The following descriptions of the Ballona Wetlands Project, the Early Action Plan, the Freshwater Marsh, and Areas A, B and C are from a report prepared for the California State Coastal Conservancy.


Gordon’s Market is at the southwestern-most corner of the Ballona Wetlands located in the parking lot behind the market, and the current parking lot is unpaved, generating dust in the summer and impassible mud holes during the rainy season, Small said.

Parking spaces are not delineated and there is no signage indicating the lot is owned by the California Department of Fish and Game, with a chain-link fence needing replacement between the parking lot and the wetlands.

Groups accessing this Area B for educational programs enter the ecological preserve through a gate at the corner of the lot, as well as less formal access eastward at Titmouse Park on Culver Boulevard (which has drawn scrutiny for its name and may soon be renamed to more adequately describe the area).

Small said the area behind Gordon’s Market receives some of the heaviest usage of the entire wetlands complex — with the possible exception of the Little League fields in Area C on Culver Boulevard — and approximately 300 to 400 people per week utilize this location for wetlands access.

The proposed project for Gordon’s Market Gateway development includes improvement of the existing parking lot to create a public staging area with visible access to the site; improve visitors’ experience by providing a safe staging area and interpretive information; reduce runoff from the parking lot by installing storm water best-management practices (BMPs); provide sufficient parking for site visitors, including school buses; and reduce management issues by increasing public presence and use of the site, according to state Coastal Conservancy documentation.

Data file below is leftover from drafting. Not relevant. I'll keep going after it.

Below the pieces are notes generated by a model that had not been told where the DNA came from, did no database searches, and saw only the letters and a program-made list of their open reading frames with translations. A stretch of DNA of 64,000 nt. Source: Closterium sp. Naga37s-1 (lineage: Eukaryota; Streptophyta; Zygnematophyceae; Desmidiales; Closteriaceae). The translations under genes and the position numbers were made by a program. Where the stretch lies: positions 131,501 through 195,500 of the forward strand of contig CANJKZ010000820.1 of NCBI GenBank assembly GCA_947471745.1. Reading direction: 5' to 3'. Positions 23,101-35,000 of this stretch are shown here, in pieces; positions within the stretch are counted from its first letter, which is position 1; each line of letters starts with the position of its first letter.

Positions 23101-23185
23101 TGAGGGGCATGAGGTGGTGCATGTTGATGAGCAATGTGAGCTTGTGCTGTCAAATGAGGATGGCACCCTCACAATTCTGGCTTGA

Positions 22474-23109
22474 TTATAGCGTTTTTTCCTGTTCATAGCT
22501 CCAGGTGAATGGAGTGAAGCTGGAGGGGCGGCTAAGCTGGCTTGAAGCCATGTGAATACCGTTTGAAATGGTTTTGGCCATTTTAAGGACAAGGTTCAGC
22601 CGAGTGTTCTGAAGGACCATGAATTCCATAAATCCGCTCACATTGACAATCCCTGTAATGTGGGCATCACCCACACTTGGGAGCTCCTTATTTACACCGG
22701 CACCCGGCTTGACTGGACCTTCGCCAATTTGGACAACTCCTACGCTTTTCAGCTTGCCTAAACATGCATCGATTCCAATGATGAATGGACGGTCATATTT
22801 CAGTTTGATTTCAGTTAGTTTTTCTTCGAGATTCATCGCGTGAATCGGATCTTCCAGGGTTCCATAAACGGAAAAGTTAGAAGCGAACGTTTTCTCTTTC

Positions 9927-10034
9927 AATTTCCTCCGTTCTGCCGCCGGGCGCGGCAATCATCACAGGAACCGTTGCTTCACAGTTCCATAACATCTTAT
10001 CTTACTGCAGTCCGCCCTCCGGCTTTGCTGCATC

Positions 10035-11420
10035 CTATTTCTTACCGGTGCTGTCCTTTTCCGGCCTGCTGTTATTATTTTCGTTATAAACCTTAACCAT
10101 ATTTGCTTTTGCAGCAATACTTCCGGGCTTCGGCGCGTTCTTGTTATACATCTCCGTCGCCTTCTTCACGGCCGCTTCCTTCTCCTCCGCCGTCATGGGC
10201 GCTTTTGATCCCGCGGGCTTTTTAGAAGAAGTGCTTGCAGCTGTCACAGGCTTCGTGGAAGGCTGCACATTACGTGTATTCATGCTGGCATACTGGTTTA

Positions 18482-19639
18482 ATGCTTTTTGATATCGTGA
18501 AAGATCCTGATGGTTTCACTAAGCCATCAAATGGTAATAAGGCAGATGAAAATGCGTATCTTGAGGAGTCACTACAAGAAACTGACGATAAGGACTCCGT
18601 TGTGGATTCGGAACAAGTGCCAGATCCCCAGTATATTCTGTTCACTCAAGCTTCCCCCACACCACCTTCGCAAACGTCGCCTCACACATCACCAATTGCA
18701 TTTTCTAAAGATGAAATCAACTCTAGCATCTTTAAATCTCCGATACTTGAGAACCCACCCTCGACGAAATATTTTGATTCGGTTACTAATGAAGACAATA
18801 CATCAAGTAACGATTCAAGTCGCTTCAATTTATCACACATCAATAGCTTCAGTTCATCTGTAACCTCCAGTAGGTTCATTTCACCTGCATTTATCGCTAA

Circulation and signage to maximize visibility of the gateway to passersby as well as return visitors is a priority, with access to the gateway continuing to be from Culver Boulevard via the alleyway between Gordon’s Market and the Matilla shopping center and from Vista del Mar.

Visual access to the site for drivers westbound on Culver Boulevard will be assisted by directional signage along Culver Boulevard and at its signalized intersection with Vista del Mar, while within the site the alleyway will provide one-way ingress and Vista del Mar will provide two-way ingress and egress, states conservancy documentation.